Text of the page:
The Doctor's Opinion

Oct 09, 2015

Dr. Victor Hugo Stickney was a frontier doctor based in Dickinson, Dakota Territory. He is most commonly recognized as the doctor who mended Theodore Roosevelt’s feet after the legendary march of the boat thieves in 1886. During that time, Stickney was the only doctor in all of Western Dakota. Like many other citizens in the area, he had arrived just a few years earlier. Not long after Stickney arrived and became fully acquainted with Western culture on the open range, he wrote a letter to his father, back at home in Vermont. Curiously, this letter, written in either 1883 or 1884, surfaced at the Dickinson Museum Center. The Museum Center staff were kind enough to transcribe this letter and share with us the doctor’s impressions of the Dickinson area, from the same years that Roosevelt first experienced the Dakota Territory and the Little Missouri Badlands.

Stickney’s letter is most telling of the early development of Dickinson. However, his letter also presents a character analysis of people, from cowboys, to hunters, and Native Americans, similar to Roosevelt’s later essay Frontier Types. In this excerpt, Stickney gives his good and bad impressions of the “cowboys” (and Stickney remains true to his profession, demonstrating the perspective of a doctor). We have retained Dr. Stickney’s original spelling, which leaves much to be desired.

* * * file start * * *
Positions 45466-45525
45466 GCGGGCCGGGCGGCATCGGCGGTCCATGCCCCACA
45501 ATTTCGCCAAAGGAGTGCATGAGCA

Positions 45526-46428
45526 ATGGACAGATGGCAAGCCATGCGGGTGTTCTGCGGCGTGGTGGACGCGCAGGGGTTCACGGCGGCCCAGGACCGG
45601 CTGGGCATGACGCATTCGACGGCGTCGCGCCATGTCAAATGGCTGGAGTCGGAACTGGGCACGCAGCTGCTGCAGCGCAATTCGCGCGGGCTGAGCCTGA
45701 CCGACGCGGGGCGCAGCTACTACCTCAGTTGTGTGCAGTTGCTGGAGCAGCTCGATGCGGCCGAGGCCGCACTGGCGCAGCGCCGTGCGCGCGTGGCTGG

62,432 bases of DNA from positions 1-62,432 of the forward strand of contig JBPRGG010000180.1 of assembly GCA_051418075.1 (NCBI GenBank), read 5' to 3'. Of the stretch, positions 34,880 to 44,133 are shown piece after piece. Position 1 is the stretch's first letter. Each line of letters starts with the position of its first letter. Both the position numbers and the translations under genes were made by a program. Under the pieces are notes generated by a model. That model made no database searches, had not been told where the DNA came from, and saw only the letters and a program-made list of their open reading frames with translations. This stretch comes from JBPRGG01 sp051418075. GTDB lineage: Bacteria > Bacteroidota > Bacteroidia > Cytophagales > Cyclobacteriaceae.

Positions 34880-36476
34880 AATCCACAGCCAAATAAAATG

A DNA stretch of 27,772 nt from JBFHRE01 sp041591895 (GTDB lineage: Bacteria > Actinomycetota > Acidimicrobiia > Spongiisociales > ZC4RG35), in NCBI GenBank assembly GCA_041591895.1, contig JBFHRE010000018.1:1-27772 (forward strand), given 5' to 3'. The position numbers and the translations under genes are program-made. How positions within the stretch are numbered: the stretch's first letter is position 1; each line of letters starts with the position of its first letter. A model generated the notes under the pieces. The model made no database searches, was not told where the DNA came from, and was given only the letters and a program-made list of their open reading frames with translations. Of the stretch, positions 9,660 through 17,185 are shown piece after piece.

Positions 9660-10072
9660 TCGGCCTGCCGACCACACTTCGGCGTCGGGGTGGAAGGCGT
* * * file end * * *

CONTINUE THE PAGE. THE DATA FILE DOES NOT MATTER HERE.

…The cattle are looked after by the inveterate cowboy the terror of all peaceable members of society. The cowboy is a psychological curiosity and is noted the world over as being the best revolver shot, the finest horseman, the most enthusiastic swearer, and the worst man in a row that America produces.

…The cowboy in appearance is unique. All that is actually essential for his existance is a revolver…but to make him actually happy give him a pair of leather briches, high healed boots and a set of jingling spurs a red shirt and a sombrero = (Mexican hat) and he is fixed…He never leaves any work behind for the surgeon but always maks a clean job of death. But the cowboy has stearling, Christian qualities which I must not overlook: he never barters on a traid and if you do him a favor he will remember it forever. They stick together like a headache and derange stomach, and if you injure one it is the fight of the whole pack.  

Stickney, Victor Hugo. Letter to Father. 1883, 1884 (?). Dickinson Museum Center.

Special thanks to Shanna Shervheim and the Dickinson Museum Center.


Cowboys eating at chuckwagon, n.d. Image from the Theodore Roosevelt National Park. Theodore Roosevelt Digital Library. Dickinson State University.

Posted by Marlo Sexton on Oct 09, 2015 in History  |  Permalink  |  Comments (0)  |  Share this post

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